There are significant advantages to participating in away rotations - the most important being the ability to establish a connection with a program. Factors such as “prior personal knowledge of the applicant” and “away rotation within the department” has been ranked highly by program directors as essential factors in selecting applicants to interview and rank (National Resident Matching Program, 2018). Obtaining a letter of recommendation from a faculty member outside of their home institution may incentivize students who choose to do away rotations. Students interested in a specialty not available at their institution may also benefit from an away rotation, as it is the only means for obtaining letters of recommendation within their specialty of choice. Further opportunities to become involved in research activities may also be an additional benefit. Students with exceptional clinical and interpersonal skills may increase their chances of interviewing by going on away rotations, which may be of particular significance for applicants with lower grades and USMLE scores. Applications can also be screened based on the applicant’s geographical location (Nagarkar & Janis, 2018). Historically, applicants tend to be interested in programs that are not geographically distant; therefore, an away rotation at a program in a distant geographical area can increase the chances of getting an interview (Nagarkar & Janis, 2018). Attending a clerkship at another institution allows students to diversify their exposure to clinical practices and teaching styles. It also aids in determining if the applicant’s personality and career goals are a good fit for the program, which is a crucial component when creating a rank list.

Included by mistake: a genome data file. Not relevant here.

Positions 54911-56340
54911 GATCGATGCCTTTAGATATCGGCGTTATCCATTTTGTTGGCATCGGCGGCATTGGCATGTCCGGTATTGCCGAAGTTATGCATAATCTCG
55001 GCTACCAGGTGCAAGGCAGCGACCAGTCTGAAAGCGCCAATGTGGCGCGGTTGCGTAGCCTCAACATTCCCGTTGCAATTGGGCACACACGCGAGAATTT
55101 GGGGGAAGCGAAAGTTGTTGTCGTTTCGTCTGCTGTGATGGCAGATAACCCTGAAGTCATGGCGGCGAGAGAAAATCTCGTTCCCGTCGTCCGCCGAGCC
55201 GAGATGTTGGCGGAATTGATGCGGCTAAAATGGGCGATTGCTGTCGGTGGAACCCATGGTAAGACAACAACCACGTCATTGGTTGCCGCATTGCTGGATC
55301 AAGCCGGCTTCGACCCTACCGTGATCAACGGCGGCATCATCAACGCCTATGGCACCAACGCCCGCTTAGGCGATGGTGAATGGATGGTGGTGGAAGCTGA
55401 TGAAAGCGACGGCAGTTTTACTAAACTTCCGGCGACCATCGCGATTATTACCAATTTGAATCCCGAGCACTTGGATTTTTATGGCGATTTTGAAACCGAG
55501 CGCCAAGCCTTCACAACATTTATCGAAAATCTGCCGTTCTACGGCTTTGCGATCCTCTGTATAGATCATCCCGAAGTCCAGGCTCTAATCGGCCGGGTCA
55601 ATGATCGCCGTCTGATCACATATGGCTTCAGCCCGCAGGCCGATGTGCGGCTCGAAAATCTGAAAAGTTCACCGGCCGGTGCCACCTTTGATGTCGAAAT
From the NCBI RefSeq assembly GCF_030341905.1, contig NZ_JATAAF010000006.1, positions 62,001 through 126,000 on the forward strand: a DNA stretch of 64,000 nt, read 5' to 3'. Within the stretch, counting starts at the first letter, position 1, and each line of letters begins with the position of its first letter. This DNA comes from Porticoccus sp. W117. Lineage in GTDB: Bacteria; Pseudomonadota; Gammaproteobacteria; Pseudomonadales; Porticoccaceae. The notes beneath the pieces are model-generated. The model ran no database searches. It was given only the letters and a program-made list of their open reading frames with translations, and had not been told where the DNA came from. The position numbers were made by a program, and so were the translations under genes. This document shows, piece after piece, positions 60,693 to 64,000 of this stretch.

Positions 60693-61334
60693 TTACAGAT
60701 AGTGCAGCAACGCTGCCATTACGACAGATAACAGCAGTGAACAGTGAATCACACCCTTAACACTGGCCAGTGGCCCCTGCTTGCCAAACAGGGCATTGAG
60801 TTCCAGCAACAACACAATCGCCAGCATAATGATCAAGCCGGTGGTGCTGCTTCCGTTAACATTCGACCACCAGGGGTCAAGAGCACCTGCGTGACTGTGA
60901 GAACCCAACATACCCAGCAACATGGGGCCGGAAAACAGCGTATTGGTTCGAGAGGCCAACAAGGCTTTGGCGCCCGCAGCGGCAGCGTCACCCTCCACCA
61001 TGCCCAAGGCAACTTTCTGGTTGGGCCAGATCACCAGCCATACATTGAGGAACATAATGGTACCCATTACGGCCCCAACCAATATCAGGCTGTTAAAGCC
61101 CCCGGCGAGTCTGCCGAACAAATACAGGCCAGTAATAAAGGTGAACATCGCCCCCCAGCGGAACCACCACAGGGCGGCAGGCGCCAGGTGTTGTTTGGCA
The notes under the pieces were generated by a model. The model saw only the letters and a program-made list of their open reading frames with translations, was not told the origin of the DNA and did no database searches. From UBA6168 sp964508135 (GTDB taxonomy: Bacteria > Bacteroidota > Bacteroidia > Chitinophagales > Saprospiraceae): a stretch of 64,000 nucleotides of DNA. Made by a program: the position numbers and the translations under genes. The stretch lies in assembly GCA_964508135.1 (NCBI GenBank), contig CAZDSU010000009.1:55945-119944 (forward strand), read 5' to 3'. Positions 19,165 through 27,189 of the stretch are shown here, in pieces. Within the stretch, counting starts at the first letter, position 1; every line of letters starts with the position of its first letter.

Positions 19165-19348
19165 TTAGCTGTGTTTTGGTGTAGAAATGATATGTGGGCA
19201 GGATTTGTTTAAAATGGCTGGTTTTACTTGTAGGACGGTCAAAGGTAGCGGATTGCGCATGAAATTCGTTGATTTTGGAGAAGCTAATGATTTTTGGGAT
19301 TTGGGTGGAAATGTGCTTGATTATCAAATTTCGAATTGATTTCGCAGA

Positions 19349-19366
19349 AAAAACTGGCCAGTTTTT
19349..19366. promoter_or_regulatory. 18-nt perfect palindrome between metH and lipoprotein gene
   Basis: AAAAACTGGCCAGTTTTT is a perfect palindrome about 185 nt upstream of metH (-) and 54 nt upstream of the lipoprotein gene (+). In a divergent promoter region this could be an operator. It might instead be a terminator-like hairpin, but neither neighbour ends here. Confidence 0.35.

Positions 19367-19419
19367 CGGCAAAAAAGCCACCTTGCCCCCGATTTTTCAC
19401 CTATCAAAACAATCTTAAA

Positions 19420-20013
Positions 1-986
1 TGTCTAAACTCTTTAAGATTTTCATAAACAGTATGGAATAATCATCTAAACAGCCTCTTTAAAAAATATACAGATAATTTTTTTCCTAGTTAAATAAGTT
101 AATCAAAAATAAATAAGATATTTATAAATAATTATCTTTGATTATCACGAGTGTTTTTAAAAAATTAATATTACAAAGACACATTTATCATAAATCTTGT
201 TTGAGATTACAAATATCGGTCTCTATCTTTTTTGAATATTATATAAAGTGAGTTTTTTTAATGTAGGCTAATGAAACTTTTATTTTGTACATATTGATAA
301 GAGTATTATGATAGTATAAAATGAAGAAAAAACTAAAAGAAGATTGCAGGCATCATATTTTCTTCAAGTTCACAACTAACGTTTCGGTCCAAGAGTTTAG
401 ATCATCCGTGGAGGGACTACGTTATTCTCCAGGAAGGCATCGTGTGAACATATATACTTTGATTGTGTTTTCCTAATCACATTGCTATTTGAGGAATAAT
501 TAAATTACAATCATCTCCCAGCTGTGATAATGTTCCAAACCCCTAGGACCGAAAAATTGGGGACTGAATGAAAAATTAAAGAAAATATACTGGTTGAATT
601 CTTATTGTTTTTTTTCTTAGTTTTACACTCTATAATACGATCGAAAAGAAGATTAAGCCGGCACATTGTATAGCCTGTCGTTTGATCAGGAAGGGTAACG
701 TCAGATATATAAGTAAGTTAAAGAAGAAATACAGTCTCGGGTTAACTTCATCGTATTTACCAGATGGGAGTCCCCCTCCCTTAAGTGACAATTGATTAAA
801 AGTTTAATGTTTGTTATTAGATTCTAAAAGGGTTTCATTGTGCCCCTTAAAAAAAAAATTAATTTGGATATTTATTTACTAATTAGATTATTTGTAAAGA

Although there are many advantages of away rotations, they do come at a price. The cost of transportation, housing, applications, and institutional fees add up to large sums of money. A medical student spends an average of $2,000 on each away rotation; however, it is not unusual for a student to spend as much as $5,000–$10,000 on a rotation (Winterton, Ahn, & Bernstein, 2016). These costs may create disadvantages for those students who cannot afford the financial burden of away rotations. In addition to financial hardships, students with introverted personalities who may not be accustomed to being “on” the entire time, may be negatively affected by away rotations. Being away from one's support network, and the competitive nature of fellow applicants may also contribute to the mental and emotional toll experienced by applicants.